Joining forces to cure children

The close collaboration between the Paul Scherrer Institute PSI and the University Children’s Hospital Zurich for the benefit of children suffering from cancer began 20 years ago. Thanks to this collaboration, even very young patients in Switzerland can be irradiated with protons. More than 800 children and adolescents have already benefited from this unique success story.

Thanks to thorough preparation and continuous support, children usually experience no anxiety when receiving radiation treatment at the PSI’s Centre for Proton Therapy. ©Paul Scherrer Institute PSI/Markus Fischer

On 5 July 2004, a young child was irradiated under anaesthesia at PSI’s Centre for Proton Therapy for the first time. The toddler was little more than two years old and suffered from a soft tissue tumour in the socket of his eye. This treatment would not have been possible without the collaboration of the Department of Anaesthesia at the University Children’s Hospital Zurich. Their specialists looked after the young patient on PSI’s premises in Villigen, ensuring that he literally slept through his radiotherapy.

“The interdisciplinary collaboration between the Children’s Hospital and PSI is exemplary, in my opinion,” says Georg Schäppi, CEO of the Children’s Hospital Zurich. “Here, the right people from different professions are working together in a technically perfect setting, and as a result they are performing small and large miracles.”

Between 1999 and 2004, PSI’s Centre for Proton Therapy had been treating children and adolescents with cancer from the age of seven upwards, but the real breakthrough in radiotherapy for young patients came once the Children’s Hospital Zurich lent its support. Since then, it has been possible to treat very young children, too. Because, unlike adults, these young patients usually require anaesthesia.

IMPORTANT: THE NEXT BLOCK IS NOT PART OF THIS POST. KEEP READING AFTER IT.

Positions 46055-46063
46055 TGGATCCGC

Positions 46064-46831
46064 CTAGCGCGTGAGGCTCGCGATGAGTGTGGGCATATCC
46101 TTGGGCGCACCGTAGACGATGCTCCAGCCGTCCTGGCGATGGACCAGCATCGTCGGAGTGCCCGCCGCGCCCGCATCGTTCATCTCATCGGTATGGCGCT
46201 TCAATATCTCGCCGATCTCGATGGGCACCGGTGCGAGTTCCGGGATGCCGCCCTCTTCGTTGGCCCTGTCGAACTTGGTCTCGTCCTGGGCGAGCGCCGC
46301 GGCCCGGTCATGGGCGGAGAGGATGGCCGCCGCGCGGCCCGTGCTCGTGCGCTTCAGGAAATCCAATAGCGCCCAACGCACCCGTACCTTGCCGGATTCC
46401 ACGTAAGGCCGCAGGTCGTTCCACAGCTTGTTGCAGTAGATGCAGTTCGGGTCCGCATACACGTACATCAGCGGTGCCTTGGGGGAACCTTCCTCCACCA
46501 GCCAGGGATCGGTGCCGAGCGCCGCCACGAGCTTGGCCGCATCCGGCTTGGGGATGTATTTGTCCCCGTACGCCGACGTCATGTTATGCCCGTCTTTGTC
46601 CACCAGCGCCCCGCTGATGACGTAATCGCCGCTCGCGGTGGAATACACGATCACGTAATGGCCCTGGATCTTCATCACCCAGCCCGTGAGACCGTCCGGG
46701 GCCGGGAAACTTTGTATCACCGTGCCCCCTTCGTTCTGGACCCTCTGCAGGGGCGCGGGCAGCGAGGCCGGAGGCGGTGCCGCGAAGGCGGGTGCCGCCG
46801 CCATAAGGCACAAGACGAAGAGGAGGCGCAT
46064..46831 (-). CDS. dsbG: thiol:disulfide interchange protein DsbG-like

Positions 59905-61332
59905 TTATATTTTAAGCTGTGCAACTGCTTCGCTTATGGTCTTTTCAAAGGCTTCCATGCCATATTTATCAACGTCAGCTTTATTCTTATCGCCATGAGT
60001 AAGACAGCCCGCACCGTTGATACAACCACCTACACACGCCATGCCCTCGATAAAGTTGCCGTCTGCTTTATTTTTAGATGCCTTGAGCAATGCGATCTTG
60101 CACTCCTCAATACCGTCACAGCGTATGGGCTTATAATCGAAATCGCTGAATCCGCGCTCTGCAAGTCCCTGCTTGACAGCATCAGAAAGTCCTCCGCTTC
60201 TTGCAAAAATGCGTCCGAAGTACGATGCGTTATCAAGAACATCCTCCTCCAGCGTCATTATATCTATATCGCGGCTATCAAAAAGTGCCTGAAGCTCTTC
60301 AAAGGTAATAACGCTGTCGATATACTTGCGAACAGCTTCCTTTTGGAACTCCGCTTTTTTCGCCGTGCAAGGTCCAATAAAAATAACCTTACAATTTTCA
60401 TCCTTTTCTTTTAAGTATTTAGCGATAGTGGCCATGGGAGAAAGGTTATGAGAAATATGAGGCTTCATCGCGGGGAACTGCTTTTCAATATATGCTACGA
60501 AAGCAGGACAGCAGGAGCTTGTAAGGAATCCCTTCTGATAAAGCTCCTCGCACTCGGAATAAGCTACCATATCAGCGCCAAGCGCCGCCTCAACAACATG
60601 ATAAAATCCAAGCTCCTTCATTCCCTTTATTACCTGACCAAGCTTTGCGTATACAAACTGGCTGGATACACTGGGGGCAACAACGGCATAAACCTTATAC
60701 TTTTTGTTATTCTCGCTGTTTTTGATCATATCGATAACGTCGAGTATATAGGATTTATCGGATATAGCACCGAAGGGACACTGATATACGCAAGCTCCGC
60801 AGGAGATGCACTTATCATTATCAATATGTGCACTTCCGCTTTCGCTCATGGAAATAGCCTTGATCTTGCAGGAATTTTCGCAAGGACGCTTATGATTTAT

“Particularly when performing high-precision radiotherapy, like proton beam therapy, it is important that the patient doesn’t move during the treatment,” explains Damien Weber, Chief Physician and Head of the Centre for Proton Therapy at PSI. “However, very young children find it extremely difficult to keep still for the entire duration of the procedure.”

The first in Europe

At the time, only two centres in the entire USA were also performing proton therapy on young children under anaesthesia: Loma Linda in California and Boston. “Thanks to its collaboration with the Children’s Hospital, PSI has been able to offer this as a standard form of treatment in Europe since 2004,” says Damien Weber proudly.

The children are sent to sleep by inducing a light form of anaesthesia, so that they lie still while the proton beam goes about destroying the tumour. The sedation is adjusted to prevent the young patients from coughing or moving around, but remains light enough to allow them to breathe unassisted. The anaesthetic team monitors the children and their bodily functions throughout the radiotherapy from an adjacent room.